Cloud Hosting: What Lies Ahead?

I have observed the database management industry for a long time now. Years of experience in this field has made me seasoned. I have seen the trends, when I began in 2008 till now when I am sharing an office with 120 people. From those days of server-side database management, we have now moved to cloud database. Recently, a popular site, infamous for sharing files over the torrent network, announced that it will be moving completely to cloud infrastructure and will have no physical server anymore.

This brings up another issue which is bothering me recently. Is the cloud server a safe option? Certainly it is still developing and has not reached its full potential. I personally predict that we would be seeing a cloud server architecture overcoming the present one by 2020 and surely not before that. There are two big reasons in favour of this opinion.

1. The architecture has not yet reached its peak, it is still in its development stage and many companies and organisations are wary of it.

2. There are too much data to move. Just imagine that some big organisations like Google or Yahoo trying to go ‘cloud’. They will need to move thousands of terabytes.

Anyway, security of data is what I am willing to talk about today. Cloud technology, like I pointed out several times, is not fully functional which means there are possible holes in the security. But this point also works as a blessing as no hacker is really targeting the cloud technology at this early stage of development because there are very few companies who are using this technology. This is exactly why Linux is secure, no hacker is going to spend effort to penetrate an OS with a 2% market share. But still there can be a few threats.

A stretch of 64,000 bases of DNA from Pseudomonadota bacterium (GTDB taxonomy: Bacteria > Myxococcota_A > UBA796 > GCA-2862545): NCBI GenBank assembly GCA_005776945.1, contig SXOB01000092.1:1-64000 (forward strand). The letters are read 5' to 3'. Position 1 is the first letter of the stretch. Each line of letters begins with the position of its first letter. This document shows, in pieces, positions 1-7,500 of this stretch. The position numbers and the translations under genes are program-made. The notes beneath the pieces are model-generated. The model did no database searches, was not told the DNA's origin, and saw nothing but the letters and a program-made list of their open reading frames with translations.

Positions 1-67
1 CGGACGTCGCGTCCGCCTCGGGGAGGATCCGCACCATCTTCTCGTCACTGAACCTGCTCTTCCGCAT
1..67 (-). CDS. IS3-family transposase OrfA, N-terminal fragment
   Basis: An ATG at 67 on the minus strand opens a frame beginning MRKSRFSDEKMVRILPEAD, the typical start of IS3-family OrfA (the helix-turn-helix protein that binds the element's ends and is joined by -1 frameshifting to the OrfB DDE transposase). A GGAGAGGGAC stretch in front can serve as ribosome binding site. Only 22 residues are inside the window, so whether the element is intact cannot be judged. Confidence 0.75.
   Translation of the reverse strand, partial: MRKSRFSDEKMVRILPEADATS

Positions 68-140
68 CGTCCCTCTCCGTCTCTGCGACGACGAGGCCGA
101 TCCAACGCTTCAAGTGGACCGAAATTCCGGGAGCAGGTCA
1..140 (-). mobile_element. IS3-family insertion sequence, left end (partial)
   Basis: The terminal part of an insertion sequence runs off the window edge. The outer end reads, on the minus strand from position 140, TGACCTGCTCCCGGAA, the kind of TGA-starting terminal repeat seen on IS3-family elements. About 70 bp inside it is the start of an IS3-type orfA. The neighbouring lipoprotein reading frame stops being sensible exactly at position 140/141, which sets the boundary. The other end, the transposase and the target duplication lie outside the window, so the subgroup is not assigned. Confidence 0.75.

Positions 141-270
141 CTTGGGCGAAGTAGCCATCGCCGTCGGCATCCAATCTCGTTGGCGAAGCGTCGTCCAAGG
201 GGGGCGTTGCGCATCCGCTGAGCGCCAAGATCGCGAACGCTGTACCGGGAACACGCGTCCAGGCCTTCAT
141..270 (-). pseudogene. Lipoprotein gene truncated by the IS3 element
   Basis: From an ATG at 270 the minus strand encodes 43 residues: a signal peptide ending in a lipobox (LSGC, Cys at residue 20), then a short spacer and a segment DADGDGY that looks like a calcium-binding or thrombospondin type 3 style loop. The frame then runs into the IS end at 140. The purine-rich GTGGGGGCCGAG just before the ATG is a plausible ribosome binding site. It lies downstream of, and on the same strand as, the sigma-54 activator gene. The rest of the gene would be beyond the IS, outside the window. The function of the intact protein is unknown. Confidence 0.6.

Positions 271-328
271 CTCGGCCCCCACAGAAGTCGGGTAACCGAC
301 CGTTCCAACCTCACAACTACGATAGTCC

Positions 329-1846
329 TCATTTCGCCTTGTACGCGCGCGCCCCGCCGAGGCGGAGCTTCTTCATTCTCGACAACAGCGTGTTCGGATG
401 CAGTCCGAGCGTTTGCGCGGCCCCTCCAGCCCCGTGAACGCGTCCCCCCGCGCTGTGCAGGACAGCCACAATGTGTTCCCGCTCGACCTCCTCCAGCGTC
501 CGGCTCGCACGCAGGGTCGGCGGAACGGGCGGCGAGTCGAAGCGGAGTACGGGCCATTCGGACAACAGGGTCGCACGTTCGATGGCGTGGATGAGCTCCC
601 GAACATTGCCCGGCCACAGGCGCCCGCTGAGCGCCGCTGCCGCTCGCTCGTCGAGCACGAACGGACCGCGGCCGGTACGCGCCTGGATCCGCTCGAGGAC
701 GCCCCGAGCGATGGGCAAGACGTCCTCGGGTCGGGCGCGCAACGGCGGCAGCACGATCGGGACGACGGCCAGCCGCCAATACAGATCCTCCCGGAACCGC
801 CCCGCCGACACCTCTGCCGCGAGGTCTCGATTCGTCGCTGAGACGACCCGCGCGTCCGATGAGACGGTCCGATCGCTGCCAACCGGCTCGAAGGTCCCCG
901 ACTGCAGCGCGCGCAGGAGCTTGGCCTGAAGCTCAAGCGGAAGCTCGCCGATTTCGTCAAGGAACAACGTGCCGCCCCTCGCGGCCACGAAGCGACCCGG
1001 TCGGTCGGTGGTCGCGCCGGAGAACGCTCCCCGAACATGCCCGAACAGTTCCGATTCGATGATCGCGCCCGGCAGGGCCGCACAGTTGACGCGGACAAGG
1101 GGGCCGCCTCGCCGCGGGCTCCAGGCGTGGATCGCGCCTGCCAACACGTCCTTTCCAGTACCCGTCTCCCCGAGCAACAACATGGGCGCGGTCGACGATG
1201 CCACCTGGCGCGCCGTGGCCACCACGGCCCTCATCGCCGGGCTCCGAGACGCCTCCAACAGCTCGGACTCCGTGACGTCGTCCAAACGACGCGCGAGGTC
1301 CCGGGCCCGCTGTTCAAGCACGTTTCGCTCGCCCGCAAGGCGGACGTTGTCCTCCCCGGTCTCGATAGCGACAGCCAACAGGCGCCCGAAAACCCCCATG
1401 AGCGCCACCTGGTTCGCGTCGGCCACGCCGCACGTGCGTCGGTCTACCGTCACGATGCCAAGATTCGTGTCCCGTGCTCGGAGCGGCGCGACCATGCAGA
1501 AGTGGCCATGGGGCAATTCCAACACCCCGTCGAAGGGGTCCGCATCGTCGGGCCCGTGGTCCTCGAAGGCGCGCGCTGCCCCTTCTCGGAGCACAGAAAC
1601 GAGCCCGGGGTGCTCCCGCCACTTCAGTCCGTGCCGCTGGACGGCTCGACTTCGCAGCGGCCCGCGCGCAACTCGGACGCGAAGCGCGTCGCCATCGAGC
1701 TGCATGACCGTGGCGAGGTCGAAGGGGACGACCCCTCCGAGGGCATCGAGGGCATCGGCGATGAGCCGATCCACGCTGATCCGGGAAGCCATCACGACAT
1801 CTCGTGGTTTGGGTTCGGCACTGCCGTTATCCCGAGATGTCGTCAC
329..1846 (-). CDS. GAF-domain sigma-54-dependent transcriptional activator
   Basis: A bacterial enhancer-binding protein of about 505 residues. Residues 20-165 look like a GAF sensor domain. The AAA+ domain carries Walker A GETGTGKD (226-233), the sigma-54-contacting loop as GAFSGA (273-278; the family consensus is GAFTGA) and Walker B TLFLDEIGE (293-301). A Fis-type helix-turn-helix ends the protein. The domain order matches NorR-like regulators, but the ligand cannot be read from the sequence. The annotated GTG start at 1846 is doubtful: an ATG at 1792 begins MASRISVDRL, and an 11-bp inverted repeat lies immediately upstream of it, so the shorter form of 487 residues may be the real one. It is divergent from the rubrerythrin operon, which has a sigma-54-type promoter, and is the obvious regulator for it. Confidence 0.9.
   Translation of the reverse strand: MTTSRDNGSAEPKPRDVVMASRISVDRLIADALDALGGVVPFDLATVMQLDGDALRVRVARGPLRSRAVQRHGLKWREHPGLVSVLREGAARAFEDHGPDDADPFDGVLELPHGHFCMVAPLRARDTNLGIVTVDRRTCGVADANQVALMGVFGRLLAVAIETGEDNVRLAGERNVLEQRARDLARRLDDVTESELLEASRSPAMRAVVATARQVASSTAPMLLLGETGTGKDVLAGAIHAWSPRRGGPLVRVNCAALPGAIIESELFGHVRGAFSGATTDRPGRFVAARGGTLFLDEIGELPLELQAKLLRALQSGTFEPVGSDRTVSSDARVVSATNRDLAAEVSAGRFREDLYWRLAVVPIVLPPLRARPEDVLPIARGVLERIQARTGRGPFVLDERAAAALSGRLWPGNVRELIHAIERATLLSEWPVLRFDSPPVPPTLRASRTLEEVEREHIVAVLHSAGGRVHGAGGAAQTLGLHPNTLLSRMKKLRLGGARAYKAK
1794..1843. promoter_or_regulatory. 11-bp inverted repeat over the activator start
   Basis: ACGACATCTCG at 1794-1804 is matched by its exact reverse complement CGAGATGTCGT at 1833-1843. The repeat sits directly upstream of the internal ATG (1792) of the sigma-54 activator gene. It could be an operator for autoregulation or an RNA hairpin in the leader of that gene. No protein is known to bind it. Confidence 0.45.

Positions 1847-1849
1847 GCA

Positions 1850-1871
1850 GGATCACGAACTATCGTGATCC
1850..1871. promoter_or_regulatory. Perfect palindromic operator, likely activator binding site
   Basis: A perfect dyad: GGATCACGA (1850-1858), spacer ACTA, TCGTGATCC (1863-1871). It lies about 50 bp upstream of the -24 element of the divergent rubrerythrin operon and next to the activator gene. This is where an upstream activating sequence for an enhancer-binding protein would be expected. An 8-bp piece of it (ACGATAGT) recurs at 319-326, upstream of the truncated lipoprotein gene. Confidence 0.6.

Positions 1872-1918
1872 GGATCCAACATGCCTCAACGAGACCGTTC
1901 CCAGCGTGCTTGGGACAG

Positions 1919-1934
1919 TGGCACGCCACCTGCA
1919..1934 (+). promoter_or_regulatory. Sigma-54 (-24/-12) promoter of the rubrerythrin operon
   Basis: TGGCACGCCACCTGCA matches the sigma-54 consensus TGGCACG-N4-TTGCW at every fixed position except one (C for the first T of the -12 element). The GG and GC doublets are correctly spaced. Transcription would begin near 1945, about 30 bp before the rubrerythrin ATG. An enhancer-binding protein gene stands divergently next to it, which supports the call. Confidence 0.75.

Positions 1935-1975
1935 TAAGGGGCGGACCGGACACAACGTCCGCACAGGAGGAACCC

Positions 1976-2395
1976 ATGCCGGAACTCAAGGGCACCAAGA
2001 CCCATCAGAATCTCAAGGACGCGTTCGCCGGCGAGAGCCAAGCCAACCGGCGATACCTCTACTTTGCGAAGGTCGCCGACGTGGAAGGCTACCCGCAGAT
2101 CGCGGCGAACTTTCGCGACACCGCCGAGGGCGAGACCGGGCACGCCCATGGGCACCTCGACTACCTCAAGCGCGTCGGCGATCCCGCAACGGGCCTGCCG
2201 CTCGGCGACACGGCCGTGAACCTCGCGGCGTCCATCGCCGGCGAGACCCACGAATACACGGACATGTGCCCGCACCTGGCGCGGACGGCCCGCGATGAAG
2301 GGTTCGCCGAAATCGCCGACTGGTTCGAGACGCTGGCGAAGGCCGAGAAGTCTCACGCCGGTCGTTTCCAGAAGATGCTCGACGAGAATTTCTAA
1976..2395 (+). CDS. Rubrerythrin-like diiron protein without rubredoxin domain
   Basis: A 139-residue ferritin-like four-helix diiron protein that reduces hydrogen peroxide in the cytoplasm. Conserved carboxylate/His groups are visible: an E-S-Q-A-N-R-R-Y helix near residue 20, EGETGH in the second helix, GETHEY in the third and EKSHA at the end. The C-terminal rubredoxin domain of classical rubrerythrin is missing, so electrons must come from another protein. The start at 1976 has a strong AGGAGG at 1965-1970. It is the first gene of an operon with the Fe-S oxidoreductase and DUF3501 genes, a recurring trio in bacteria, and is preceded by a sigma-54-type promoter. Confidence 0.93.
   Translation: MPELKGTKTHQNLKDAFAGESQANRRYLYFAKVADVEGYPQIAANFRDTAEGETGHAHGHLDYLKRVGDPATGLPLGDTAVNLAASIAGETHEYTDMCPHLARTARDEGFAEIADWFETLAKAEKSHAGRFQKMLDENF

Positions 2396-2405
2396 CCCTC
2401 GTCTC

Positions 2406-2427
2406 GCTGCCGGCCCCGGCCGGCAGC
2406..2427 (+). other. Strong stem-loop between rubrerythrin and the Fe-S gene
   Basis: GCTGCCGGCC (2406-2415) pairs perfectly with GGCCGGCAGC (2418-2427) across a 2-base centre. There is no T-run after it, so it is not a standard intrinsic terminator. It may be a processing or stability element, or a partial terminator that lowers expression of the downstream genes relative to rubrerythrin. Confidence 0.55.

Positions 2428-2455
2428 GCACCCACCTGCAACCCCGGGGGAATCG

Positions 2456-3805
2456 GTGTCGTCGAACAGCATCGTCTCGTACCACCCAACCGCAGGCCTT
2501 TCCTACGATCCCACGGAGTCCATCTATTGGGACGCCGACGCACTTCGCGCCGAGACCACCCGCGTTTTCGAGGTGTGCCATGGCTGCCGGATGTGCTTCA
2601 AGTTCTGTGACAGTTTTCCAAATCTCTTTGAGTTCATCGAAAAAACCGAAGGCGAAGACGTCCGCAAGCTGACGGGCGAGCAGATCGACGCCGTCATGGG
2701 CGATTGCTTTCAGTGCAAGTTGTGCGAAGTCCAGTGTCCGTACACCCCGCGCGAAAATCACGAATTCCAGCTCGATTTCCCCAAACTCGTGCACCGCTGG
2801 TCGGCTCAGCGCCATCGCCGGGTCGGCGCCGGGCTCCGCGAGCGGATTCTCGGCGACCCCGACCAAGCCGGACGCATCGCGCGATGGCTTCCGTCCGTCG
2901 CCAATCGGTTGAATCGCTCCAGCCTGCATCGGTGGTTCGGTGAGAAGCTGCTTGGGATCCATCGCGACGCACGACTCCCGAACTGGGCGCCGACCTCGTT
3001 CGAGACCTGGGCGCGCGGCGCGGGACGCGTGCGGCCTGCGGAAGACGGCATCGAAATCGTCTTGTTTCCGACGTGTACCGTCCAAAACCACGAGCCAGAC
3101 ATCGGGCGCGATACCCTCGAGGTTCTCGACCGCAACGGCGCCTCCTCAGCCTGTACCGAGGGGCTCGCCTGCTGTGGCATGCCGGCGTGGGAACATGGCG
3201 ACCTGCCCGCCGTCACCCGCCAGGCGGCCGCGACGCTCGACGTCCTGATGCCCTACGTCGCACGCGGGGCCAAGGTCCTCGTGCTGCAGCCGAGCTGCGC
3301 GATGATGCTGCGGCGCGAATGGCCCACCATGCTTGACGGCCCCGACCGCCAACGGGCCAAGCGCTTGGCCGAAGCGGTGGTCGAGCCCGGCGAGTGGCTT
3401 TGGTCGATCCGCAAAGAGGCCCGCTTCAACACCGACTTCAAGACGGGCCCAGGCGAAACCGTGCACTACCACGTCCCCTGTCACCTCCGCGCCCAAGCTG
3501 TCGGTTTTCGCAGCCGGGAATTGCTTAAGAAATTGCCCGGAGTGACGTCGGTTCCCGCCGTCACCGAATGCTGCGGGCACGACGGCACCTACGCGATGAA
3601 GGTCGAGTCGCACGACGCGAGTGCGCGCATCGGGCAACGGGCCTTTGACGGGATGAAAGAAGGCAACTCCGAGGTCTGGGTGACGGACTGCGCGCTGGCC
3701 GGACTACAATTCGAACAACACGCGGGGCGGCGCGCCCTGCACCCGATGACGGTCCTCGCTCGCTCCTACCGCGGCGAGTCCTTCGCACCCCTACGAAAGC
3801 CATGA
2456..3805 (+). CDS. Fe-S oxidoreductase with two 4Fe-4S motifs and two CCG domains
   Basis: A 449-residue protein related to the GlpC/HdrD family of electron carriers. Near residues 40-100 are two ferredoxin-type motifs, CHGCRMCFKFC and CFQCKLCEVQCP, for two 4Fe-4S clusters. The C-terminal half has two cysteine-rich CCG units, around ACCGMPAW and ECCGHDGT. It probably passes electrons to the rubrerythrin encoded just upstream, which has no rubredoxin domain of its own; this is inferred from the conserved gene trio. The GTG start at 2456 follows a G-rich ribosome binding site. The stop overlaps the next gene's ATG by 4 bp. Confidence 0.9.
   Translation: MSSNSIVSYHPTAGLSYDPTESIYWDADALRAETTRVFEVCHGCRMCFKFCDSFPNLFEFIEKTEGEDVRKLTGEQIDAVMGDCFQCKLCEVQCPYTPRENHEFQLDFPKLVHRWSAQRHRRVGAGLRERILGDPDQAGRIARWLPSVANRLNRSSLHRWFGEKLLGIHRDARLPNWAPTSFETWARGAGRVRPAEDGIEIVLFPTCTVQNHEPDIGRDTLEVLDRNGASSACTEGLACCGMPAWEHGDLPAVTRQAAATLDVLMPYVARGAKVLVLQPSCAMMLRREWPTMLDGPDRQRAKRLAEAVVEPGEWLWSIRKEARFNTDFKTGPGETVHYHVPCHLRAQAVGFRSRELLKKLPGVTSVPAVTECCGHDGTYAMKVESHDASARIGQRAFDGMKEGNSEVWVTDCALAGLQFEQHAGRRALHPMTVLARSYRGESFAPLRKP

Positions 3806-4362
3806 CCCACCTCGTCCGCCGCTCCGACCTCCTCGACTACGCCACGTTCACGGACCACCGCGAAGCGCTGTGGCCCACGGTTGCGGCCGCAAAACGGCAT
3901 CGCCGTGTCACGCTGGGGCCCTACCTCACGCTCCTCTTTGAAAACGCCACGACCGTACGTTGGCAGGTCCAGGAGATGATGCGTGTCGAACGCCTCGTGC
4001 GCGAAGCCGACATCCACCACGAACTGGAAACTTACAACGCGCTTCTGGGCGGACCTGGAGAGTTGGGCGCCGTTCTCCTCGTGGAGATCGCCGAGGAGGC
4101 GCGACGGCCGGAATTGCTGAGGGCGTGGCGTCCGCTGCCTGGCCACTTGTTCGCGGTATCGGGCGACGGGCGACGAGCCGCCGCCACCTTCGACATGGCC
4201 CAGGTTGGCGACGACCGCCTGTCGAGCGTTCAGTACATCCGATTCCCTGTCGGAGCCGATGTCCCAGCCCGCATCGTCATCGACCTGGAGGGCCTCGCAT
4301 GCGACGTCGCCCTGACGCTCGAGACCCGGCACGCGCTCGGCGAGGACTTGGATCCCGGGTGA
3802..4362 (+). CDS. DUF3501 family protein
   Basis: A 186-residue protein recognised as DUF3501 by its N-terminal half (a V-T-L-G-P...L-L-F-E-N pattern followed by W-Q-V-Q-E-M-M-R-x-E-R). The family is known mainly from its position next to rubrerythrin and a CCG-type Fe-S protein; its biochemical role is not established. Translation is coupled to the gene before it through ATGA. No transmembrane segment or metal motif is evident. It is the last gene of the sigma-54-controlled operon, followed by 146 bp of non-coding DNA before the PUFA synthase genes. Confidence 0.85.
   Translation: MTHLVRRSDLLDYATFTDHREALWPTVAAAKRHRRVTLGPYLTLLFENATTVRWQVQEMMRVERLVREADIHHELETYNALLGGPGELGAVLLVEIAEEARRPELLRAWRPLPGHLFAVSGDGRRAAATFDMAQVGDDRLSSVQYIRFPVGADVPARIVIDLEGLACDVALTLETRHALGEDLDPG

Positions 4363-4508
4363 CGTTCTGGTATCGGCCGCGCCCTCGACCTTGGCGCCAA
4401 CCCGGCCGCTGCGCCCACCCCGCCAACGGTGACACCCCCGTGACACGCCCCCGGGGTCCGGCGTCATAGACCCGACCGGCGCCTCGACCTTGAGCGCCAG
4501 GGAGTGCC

‘Thumbsucking’, as it is named somewhat weirdly, is the process where people can actually access the target machine physically. They can take the data out using portable storage devices like a flash device. This risk is hugely reduced if the cloud infrastructure is used. As most of the data will be in the cloud, physical access to one access point will not harm as much as it use to do in the existing system. But it also increases the second risk, known as HACKING!

The chances of hacking get increased. Let me explain with a simple example. If there is a single door to enter a room, you can easily concentrate on providing maximum security to that door. But what if there are a thousand doors,all with different locks and keys? It will be difficult for the most efficient floor manager to ensure maximum security as easily as he could have done in case of one door. This is what happens when you go for cloud hosting. You have a hard time locating your data, forget about securing it. I am not saying there are no architectures which can take care of it but simply the fact that there will be more doors, closed or not, means there will be more chances for intruders to get access. This flaw must be addressed very early and seriously to negate this threat to the maximum extent possible.

I personally look forward to cloud computing, as eagerly as I am looking forward to the web-based OS.

Faiz Ahmed Faiz

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